This enthusiasm around the private lending market has been borne out by fundraising activity through Q3 2018. For example, Q2 2018 was the third largest quarter for private debt fundraising ever, with 36 funds raising an aggregate of $42 billion. Q3 slowed slightly to $24 billion, roughly on par with the $20 billion raised in Q1. This all points to a future where private debt continues to play a large role in the financing needs of the middle market.
Despite the surge in private debt strategies, investors have expressed concerns about the go-forward performance of the asset class. Principal to these concerns is the rise in valuations and the increased difficulty in finding quality investment opportunities. This is not dissimilar to the concerns in private equity as an asset class. To put it another way, the market generally falls victim to recency bias and with asset prices near all-time highs and the longest economic expansion in US history, many market participants believe this trend will merely continue. This exuberance has resulted in larger amounts of debt-focused capital facing fewer quality opportunities. While this has been great for borrowers, it has resulted in tighter pricing, more relaxed covenants, and less overall protection for lenders.
To borrow a line of thought from Ray Dalio and his theories on debt cycles (found here), one could conclude that—due to a confluence of different factors—we are nearing the top of a “big debt cycle.” The U.S. Government, in conjunction with the Federal Reserve, utilized a multitude of inflationary tools to combat the effects of the global financial crisis (i.e. printing new money to purchase government bonds and other assets, while lowering key interest rates to near zero). The result of these actions was an increase in asset prices and the thawing of credit markets relative to their mid-crisis levels. This was instrumental in staving off a deeper and more prolonged economic catastrophe. However, once these actions began to improve the economic picture, offsetting deflationary measures, such as tax increases, decreases in spending, and debt reduction didn’t necessarily follow. This has resulted in an unbalanced situation.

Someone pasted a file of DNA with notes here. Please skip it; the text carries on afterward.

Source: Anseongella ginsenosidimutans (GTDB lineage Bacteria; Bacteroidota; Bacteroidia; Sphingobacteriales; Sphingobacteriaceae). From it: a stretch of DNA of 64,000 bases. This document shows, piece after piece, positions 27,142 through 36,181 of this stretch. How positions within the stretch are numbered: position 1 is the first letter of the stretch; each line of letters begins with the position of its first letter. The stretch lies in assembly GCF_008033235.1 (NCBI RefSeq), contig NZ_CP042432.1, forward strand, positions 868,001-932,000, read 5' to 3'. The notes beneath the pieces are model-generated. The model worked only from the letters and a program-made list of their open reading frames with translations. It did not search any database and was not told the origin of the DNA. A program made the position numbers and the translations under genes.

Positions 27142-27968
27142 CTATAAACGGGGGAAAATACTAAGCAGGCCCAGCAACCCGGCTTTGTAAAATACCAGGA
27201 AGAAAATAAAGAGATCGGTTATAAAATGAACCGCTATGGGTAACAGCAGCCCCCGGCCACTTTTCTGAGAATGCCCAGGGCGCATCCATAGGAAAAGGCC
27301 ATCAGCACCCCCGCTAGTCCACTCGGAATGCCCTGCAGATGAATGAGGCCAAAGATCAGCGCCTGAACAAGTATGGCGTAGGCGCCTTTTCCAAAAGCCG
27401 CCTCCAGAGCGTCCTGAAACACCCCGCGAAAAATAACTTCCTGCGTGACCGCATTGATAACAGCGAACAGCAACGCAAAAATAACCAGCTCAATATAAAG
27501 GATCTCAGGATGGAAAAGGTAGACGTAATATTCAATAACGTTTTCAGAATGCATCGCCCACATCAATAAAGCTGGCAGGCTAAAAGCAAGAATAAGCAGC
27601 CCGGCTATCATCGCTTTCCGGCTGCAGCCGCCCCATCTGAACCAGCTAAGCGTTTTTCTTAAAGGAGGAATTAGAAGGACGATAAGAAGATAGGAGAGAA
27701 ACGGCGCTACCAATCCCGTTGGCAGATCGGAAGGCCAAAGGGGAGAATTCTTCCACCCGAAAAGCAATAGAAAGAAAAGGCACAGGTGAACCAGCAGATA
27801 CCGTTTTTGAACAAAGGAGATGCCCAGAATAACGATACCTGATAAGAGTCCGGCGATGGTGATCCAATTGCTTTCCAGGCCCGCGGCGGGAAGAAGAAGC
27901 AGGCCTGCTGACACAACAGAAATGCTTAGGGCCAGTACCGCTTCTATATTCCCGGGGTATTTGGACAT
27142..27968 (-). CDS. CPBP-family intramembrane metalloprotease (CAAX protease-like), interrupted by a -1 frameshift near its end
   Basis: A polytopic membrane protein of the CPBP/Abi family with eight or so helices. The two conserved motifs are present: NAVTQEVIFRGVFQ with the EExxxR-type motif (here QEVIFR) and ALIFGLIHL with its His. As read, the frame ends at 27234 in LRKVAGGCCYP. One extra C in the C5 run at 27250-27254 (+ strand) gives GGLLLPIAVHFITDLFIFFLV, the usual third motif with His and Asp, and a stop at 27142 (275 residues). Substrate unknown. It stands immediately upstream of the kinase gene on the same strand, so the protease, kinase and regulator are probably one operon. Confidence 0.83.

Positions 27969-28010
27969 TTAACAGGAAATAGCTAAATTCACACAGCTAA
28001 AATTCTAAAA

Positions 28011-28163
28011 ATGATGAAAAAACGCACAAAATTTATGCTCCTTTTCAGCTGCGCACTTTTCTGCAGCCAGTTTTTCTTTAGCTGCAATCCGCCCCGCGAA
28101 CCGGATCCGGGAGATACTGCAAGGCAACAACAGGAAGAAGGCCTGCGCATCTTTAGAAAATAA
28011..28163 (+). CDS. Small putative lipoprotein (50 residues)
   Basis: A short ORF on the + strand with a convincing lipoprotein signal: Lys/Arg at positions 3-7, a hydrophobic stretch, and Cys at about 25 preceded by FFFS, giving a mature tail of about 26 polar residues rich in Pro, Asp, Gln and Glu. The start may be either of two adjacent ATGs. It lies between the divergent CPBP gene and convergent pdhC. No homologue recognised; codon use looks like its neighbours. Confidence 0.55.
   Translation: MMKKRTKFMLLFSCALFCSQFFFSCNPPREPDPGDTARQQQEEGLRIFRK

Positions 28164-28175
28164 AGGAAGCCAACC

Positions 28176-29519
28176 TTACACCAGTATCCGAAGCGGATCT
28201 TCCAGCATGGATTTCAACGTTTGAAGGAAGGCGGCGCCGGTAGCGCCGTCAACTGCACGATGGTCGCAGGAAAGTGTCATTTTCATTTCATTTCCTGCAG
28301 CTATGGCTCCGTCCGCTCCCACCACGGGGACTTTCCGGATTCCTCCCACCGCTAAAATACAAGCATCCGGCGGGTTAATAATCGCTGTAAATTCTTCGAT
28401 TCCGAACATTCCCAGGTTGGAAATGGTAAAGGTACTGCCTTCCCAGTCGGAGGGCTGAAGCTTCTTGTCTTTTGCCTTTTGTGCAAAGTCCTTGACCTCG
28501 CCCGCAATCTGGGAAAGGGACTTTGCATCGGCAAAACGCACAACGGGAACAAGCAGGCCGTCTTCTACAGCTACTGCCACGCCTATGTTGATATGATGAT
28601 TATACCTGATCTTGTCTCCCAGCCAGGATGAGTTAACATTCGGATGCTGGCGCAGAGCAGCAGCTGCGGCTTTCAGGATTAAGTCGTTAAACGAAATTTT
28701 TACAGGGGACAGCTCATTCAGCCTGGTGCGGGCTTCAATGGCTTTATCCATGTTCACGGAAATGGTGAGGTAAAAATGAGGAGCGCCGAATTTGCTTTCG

While Dalio and others do not think that there is an impending crisis on the horizon, signs are beginning to point towards unsustainably high levels of debt and asset prices that are artificially inflated. It begs the question of whether or not the current levels of private debt activity can be sustained for the years to come or if we might expect a cooldown. For instance, if growth in business income and asset prices begin to stall or even decrease, we will be presented with an environment where existing loan-to-value ratios seem artificially high and debt service burdens are unsustainable.
Areas of Continued Excitement
Direct lending as a strategy has seen one of the largest increases in assets under management since the global financial crisis. Figure 3 below illustrates the meteoric rise in both invested and uninvested assets under management for U.S. direct lending funds.
Figure 3 – Invested and Uninvested Assets Under Management for Direct Lending Strategies
Most of the rise in direct lending can be explained as a specific response to the reduction in lending from banks following the 2008 crisis. By definition, direct lending represents debt financing that is originated directly from business owners or private equity groups. This is in contrast to syndicated loans whereby an arranger, usually a bank, brings together a group of lenders for a fee. As banks moved up-market, direct lending became a key component to the debt financing ecosystem in the middle market. Figure 4 represents a partial view of some of the largest firms that employ direct lending strategies.
Figure 4 – Representative Sample of Large Direct Lending Organizations
In addition to the segment of direct lending, certain industry specific strategies have been gaining traction over the last few years. The business characteristics of later-stage technology companies position them as ideal candidates for debt financing. For example, later-stage software businesses typically exhibit high degrees of recurring revenue, strong growth rates, healthy gross and EBITDA margins, and comparatively high valuations. This results in a relatively less risky credit and a lower loan-to-value ratio than in other industry segments. Business owners in the technology industry have also woken up to the fact that debt financing can be an attractive alternative to traditional equity financing.
Further still, a surge in private equity buyouts of software companies has accelerated demand for debt financing focused on technology and software companies. Similar dynamics can be seen in the broader healthcare industry, another segment that has experienced elevated debt financing activity in recent years.
The private debt markets have risen in both notoriety and economic importance over the last 20 years. They now represent a distinct, standalone asset class that is attracting ever increasing sums of investor capital due to the promise of attractive risk-adjusted returns and diversification. While more insulated to volatility in asset prices and inherently less risky than equity, there is a real possibility that broader macroeconomic changes and market crowding present a potentially turbulent future for private debt. If anything is clear, it is that private debt will continue to play a significant role in the future growth of the U.S. and global economy.